Chapter 8: Towards unity

The coming together of world religions? Seems pretty harmless, right? That’s why it’s so dangerous.

In Chapter 1, we discussed how momentum was building towards this agenda worldwide.

I hope you’ll have seen why it is so dangerous for true Christians to accept solidarity or sign declarations of unity with what the Bible tells us are false religions, or even those who claim to be Christian, but who follow a false gospel.

In this chapter, I want to look at some of the evidence to prove that this agenda does indeed exist, and that it’s gathering momentum.

The clamour to coexist
In theory, being nicer to each other and seeking to end the hostility between religions is a noble cause, but then the only ones killing each other are extremists or elite leaders and rulers who have abused their positions to grow power in the false name of religion.

You certainly won’t find true Christians killing members of other religions or hating them, so the need to sign documents seems unnecessary.

Even so, it’s happening.

Perhaps the most obvious breakthrough in this move towards unity came in 1986 at Assisi, Italy, where Pope John Paul II invited 150 leaders from 12 religions to join him for joint prayer (interestingly towards the east).

Since then, unified prayer events have been held on several occasions.

While this might seem like a good idea to religious leaders, allowing leaders of false religions to raise prayers to their false gods alongside prayer to the one true god is an abomination to Yahweh.

It effectively says ‘we are all the same’. It effectively says ‘we can’t say who’s right, so let’s all just let each other get on with it. Actually, let’s learn from one anothers’ traditions’.

This is clearly wrong Biblically. Love and understanding isn’t wrong, reaching out isn’t wrong, but allowing people to continue in error when it leads to destruction is hardly love, even if it looks like it.

Since taking up the Papacy in 2013 it’s hardly surprising that Pope Francis would take this concept and run with it, because he is the first Jesuit Pope.

The role of the Jesuits when they were established in the 1500s was to counter the reformation and to bring people back to the Mother Church by whatever means necessary, including stealth and infiltration of the enemy.

As this film trailer shows, Pope Francis is modelling himself as the global face of unity, love and togetherness in sharp contrast to leaders such as Donald Trump.

What’s slightly troubling is firstly that, despite his reputation for social justice, Pope Francis’s reign as pope was initially clouded by accusations regarding his actions during Argentina’s dirty war. See this BBC article for details.

Even so, Pope Francis is now considered a humble and compassionate pope, driving the world towards unity.

This includes lending his face to initiatives such as the Elijah Foundation, which tellingly use a rainbow on their main website.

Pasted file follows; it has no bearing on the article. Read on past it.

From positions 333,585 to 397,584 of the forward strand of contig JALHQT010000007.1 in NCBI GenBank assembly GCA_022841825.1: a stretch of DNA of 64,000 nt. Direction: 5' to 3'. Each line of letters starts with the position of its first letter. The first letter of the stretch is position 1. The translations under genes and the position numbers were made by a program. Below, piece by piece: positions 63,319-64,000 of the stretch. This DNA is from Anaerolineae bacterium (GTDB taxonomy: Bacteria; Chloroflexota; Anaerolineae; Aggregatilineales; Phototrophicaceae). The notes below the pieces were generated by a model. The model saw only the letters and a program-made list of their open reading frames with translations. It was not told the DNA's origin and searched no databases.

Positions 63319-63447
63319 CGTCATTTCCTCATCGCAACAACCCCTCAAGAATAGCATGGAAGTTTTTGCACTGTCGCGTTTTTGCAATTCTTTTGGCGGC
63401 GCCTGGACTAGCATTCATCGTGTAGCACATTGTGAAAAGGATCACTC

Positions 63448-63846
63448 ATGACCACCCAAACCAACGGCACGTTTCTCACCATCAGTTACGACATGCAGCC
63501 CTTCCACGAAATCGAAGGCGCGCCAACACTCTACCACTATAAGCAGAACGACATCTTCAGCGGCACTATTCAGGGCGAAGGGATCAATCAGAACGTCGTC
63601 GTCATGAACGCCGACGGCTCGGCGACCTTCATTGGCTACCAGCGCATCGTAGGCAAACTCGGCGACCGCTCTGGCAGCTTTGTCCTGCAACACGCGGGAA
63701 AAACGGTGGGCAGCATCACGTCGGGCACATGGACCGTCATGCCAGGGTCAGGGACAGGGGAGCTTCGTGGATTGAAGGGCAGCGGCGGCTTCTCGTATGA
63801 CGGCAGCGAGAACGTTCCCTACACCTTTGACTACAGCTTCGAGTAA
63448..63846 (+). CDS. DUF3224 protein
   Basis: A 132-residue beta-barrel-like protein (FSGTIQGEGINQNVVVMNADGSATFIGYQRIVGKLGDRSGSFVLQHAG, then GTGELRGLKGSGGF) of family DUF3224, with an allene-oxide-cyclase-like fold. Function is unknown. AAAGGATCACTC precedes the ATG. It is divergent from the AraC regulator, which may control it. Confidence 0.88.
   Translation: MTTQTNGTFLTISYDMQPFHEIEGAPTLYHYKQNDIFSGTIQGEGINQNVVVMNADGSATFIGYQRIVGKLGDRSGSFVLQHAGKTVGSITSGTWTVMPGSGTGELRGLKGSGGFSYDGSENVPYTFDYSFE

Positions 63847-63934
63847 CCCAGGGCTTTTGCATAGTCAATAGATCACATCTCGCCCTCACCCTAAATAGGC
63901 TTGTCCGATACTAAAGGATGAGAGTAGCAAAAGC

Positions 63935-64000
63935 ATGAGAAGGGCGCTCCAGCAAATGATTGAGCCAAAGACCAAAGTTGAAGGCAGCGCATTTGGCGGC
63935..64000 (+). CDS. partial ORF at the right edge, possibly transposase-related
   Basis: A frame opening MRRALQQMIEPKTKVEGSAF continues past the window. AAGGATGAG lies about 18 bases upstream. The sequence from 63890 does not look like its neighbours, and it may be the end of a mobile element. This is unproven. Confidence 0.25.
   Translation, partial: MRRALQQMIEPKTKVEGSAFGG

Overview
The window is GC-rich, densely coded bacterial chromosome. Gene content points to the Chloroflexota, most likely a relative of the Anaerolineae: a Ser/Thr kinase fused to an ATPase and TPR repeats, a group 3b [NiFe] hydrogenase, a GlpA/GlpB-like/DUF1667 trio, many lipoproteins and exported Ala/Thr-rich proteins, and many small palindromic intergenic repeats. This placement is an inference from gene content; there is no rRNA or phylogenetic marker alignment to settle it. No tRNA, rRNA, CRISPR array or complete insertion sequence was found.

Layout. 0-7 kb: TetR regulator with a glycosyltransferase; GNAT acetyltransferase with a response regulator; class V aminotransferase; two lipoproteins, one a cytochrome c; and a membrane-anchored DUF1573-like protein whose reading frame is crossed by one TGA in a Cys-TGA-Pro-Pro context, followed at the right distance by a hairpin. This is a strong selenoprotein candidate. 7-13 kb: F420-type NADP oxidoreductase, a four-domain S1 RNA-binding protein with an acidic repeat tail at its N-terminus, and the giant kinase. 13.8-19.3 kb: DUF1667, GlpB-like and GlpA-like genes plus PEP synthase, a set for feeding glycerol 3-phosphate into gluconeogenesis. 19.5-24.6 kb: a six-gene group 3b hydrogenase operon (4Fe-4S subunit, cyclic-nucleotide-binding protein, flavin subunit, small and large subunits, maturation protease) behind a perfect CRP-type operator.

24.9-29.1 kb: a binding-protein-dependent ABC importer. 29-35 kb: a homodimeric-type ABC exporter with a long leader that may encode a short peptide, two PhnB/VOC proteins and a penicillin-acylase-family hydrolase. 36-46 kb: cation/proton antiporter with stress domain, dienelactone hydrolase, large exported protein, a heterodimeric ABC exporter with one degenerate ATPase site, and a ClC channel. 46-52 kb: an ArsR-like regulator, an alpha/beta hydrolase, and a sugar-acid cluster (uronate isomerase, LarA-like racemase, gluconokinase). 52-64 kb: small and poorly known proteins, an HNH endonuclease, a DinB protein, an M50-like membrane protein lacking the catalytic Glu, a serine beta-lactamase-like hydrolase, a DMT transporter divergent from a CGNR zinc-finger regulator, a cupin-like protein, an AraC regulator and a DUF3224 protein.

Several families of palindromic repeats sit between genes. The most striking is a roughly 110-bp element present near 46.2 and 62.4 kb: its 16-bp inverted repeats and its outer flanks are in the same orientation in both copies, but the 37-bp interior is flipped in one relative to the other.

This video from Elijah Interfaith shows religious leaders, including the Pope and the Archbishop of Canterbury, Buddhists, Jews and Muslims, calling for unity. One even says we are ‘all climbing different sides of the same mountain’.

The Elijah Foundation is interesting because its primary goal is to establish a joint prayer centre called the Center of Hope in God’s holy city, Jerusalem, where different religions will worship side by side.

Inter-faith prayer is an idea that’s growing in popularity. You may have noticed the trend for united prayer events following major tragedies such as the New York and UK terrorist attacks in 2017.

America’s Episcopal Church (part of the Anglican family of churches) is also keen on this inter-faith concept.

At Grace Cathedral in San Francisco (apart from holding a Beyonce Mass complete with a ‘Our Mother’ version of the Lord’s Prayer) they also have a chapel called the AIDS Inter-faith Chapel, which features symbols from several religions on its pillars.

Elsewhere, in St Andrews, Scotland, in 2017, an event was held where leaders from different religions, including representatives from the Catholic, Methodist and Anglican churches, signed the Declaration of Shared Humanity and indulged in shared prayer and rituals. Click this link to view the 10-point declaration, which includes the statement: ‘We share a common path towards the Absolute’.

A summit held in South Korea in 2014 and attended by former world leaders and representatives from all the top world religions included a lavish opening ceremony where the idea of uniting behind ‘the supreme being’ was promoted.

For highlights of the appropriately named WARP Summit, view this video.

In the following days, religious leaders signed up to a document pledging unity. View from around 4.20 to hear the pledges they signed up to.

In 2017, the Azusa Now stadium event in the Los Angeles Colosseum (perhaps not the most fitting name for a venue hosting Christians), saw the likes of Bethel’s Bill Johnson and The Call’s Lou Engle mix Christian worship with Native American chanting.

At the same event, as well as asking God to rain down fire from heaven, Engle kissed the feet of Catholic priests asking for forgiveness, announcing we are ‘of the same spirit’, destined to be ‘one church’.

Now, of course, this was all done in the name of peace and harmony. There was an excuse for it, cloaked in love, but we have to ask what God thinks about it.

Love, yes of course, I love Native Americans, Catholic people and everyone come to that, I live with them in harmony and I’d acknowledge that people of my nation and colour have committed awful crimes against them, but I can’t endorse pagan beliefs or say that, in terms of faith and salvation, we are all the same.

That might seem loving, but I think it is more loving to admit that is a lie and tell them about salvation through Jesus Christ.

None the less, the appetite for Christian unity in error abounds…


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